SpaceX was quick to acknowledge the first-stage engine anomaly that occurred when a sudden pressure loss without an explosion led to a shutdown command about 79 sec. into the nearly 10-min. ascent to orbit. But with Dragon speeding toward the ISS, SpaceX sought to accent the positive.
“Like the Saturn V [which experienced engine loss on two flights] and modern airliners, Falcon 9 is designed to handle an engine-out situation and still complete its mission,” SpaceX said on its website Oct. 8. “No other rocket currently flying has this ability.”
Notably absent from SpaceX's assessment of the launch mishap was any mention of OG2. But Nelson said Orbcomm knew the risks when it signed on for the Falcon 9 mission.
“Orbcomm requested that SpaceX carry one of their small satellites [weighing a few hundred pounds versus Dragon at over 12,000 pounds] on this flight so that they could gather test data before we launch their full constellation next year,” Nelson said Oct. 11. “The higher the orbit, the more test data they can gather, so they requested that we attempt to restart and raise altitude. NASA agreed to allow that, but only on condition that there be substantial propellant reserves, since the orbit would be close to the space station.”
Nelson said Orbcomm understood the orbit-raising maneuver was tentative. “SpaceX would not have agreed to fly their satellite otherwise, since this was not part of the core mission and there was a known, material risk of no altitude raise,” she said.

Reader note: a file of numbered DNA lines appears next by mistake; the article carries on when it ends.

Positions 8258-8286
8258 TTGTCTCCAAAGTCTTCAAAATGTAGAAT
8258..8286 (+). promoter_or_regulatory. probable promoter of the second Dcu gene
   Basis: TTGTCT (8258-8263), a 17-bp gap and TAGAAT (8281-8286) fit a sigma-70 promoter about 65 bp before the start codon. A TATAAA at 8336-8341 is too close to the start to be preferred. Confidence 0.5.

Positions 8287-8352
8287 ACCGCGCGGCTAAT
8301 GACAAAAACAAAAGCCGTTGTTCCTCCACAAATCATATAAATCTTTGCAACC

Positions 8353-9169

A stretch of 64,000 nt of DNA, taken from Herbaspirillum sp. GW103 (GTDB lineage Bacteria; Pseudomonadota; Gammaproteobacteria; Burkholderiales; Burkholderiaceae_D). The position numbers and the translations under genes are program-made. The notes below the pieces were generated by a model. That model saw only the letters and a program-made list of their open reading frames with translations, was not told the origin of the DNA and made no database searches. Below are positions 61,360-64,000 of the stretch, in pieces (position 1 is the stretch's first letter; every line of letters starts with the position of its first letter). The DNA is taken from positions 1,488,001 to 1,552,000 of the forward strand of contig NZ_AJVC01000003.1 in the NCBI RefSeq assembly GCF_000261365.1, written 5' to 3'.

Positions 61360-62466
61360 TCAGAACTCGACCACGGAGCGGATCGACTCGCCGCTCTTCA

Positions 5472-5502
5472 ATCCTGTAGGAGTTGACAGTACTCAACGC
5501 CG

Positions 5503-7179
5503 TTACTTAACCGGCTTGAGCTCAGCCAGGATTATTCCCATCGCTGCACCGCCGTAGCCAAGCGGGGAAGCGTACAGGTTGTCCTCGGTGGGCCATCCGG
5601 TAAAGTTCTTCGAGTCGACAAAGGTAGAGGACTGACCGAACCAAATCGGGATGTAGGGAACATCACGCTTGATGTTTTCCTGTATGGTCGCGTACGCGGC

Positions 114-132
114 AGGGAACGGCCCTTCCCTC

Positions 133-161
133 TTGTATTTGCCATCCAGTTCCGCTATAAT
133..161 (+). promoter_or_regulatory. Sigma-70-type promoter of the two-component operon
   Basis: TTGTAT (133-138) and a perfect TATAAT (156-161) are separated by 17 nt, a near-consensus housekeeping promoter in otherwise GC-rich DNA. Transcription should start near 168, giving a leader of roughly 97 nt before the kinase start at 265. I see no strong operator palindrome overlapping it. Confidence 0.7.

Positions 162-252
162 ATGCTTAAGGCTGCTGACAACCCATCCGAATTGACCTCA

Whether there was a material risk of losing the spacecraft entirely just days after launch is unclear. Orbcomm did not return telephone queries by press time.
Shortly after the launch, Orbcomm said it was working with prime contractor Sierra Nevada Corp. to raise OG2's orbit using onboard propulsion, a workaround that probably would have depleted fuel reserves and potentially limited the spacecraft's service life to weeks. Following the spacecraft's deorbit, Orbcomm said it had “verified various functionality checkouts,” including power, attitude-control, thermal and data-handling, as well as the satellite's unique communications payload, which incorporates a highly reprogrammable software radio with common hardware. Orbcomm says the data will allow it to focus on completing and launching the OG2 satellites as the primary mission payloads on two planned Falcon 9 launches—the first in mid-2013 and the second in 2014—directly into their operational orbit.
“Had Orbcomm been the primary payload on this mission, as planned for the upcoming launches, we believe the OG2 prototype would have reached the desired orbit,” Orbcomm said in its Oct. 11 statement.
Under the terms of its $46.6 million agreement with SpaceX, Orbcomm planned to launch its 18 next-generation spacecraft atop six now-defunct Falcon 1e rockets, an enhanced version of the Falcon 1 light-launcher that suffered three failures before delivering Malaysia's RazakSat to low Earth orbit in July 2009.
When SpaceX shelved plans to continue operating the small-class Falcon 1e, OG2 payloads were shifted to the Falcon 9 manifest. Given the Falcon 9's advertised price of around $59 million per launch, Orbcomm is getting a bargain, despite the loss of OG2.